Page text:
Infectious agents and cancer 2016 08 1711() 37 doi 10.1186/s13027-016-0086-5
Primary effusion lymphoma is a rare distinct large B-cell neoplasm that is associated with Kaposi’s sarcoma-associated herpesvirus (KSHV) infection. Over recent years, 9 KSHV-positive/Epstein-Barr virus (EBV)-negative PEL cell lines have been established.
Tumor cells were collected from the pleural effusion of a 49-year-old male with AIDS. Cells were grown in RPMI1640 culture medium supplemented with 10 % fetus bovine serum. Single cell cloning was performed successfully by a limiting dilution method in a 96-well plate. The cell line obtained was designated SPEL.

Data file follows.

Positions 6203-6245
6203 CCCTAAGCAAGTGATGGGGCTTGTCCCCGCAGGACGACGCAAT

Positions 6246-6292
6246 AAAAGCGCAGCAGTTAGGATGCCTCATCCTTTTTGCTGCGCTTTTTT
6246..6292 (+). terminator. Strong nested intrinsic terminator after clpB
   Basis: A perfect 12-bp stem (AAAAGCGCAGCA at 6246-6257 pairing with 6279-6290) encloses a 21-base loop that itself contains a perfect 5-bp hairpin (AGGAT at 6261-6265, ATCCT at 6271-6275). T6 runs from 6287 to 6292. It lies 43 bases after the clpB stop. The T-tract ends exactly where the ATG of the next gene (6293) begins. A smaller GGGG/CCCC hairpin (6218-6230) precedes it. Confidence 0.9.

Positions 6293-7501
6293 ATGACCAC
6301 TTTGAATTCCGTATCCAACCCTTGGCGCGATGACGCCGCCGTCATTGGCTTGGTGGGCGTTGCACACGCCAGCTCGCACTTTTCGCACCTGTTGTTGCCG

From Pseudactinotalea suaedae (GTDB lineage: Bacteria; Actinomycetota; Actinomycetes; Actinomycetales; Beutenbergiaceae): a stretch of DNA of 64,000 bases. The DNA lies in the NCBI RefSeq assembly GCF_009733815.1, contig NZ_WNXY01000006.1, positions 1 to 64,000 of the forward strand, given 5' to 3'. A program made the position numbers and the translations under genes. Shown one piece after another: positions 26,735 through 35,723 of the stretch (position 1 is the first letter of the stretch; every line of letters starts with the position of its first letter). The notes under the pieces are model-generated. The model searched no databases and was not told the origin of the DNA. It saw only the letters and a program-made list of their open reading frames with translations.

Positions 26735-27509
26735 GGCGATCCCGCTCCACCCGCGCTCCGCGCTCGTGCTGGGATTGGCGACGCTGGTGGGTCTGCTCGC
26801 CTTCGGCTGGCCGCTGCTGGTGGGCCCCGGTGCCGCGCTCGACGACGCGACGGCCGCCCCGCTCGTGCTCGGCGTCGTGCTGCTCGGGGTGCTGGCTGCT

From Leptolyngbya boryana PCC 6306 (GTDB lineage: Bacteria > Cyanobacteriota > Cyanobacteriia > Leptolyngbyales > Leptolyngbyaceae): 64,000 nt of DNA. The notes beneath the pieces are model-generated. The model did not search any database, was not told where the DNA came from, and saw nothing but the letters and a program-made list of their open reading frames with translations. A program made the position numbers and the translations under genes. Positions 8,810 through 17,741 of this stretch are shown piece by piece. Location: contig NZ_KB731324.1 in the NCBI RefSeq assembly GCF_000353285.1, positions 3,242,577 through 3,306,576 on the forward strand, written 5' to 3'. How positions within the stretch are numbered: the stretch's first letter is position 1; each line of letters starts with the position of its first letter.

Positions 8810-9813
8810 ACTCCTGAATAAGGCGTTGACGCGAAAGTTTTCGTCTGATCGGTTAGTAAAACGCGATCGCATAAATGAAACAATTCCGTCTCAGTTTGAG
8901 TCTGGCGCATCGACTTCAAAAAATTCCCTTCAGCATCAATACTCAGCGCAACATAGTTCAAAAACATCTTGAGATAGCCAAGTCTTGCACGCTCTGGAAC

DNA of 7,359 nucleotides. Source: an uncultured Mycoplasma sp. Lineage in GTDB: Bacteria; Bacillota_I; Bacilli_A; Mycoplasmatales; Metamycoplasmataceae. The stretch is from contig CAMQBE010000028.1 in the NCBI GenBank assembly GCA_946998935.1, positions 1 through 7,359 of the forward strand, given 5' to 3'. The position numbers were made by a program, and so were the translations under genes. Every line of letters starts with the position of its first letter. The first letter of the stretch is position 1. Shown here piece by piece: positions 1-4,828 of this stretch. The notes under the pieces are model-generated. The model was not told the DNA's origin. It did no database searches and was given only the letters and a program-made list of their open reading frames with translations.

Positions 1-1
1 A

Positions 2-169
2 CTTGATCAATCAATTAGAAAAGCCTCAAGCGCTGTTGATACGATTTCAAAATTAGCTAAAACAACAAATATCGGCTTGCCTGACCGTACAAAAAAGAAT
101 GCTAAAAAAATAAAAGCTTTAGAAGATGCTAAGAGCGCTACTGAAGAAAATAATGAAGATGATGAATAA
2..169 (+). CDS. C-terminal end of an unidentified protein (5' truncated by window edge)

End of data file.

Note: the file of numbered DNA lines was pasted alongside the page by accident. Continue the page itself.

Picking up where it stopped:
SPEL cells showed gourd-shaped morphology with a polarized nucleus, expressing CD38, CD138, and Blimp-1, but not B cell markers such as CD19 and CD20. Polymerase chain reaction analysis revealed that SPEL cells were positive for KSHV but negative for EBV. Tetradecanoylphorbol acetate induced expression of KSHV lytic proteins and the production of KSHV particles in SPEL cells. Subcutaneous inoculation of SPEL cells into severe combined immunodeficiency mice resulted in the formation of solid tumors. Next-generation sequencing revealed the 138 kbp genome sequence of KSHV in SPEL cells. Suberic bishydroxamate, a histone deacetylase inhibitor, induced the expression of KSHV-encoded lytic proteins and cell death in SPEL cells.
A new KSHV-positive and EBV-negative PEL cell line, SPEL was established. This cell line may contribute to furthering our understanding of the pathogenesis of PEL and KSHV infection.